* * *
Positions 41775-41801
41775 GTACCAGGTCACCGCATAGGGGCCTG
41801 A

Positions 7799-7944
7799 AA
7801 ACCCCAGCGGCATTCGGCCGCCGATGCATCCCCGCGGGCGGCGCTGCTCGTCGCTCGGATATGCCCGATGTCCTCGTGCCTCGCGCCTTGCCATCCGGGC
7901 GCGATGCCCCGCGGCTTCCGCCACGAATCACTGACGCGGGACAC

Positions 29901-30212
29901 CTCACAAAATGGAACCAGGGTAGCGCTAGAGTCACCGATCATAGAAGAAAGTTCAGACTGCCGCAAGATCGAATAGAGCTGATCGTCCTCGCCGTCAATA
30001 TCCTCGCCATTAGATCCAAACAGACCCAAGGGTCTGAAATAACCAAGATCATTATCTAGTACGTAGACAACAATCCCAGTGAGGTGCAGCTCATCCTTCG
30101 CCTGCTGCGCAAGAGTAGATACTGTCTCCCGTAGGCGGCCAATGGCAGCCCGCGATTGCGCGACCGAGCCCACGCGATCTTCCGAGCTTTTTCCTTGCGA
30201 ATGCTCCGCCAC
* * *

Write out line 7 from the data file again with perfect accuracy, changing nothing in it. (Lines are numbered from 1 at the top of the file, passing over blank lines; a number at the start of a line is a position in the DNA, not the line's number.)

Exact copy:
7901 GCGATGCCCCGCGGCTTCCGCCACGAATCACTGACGCGGGACAC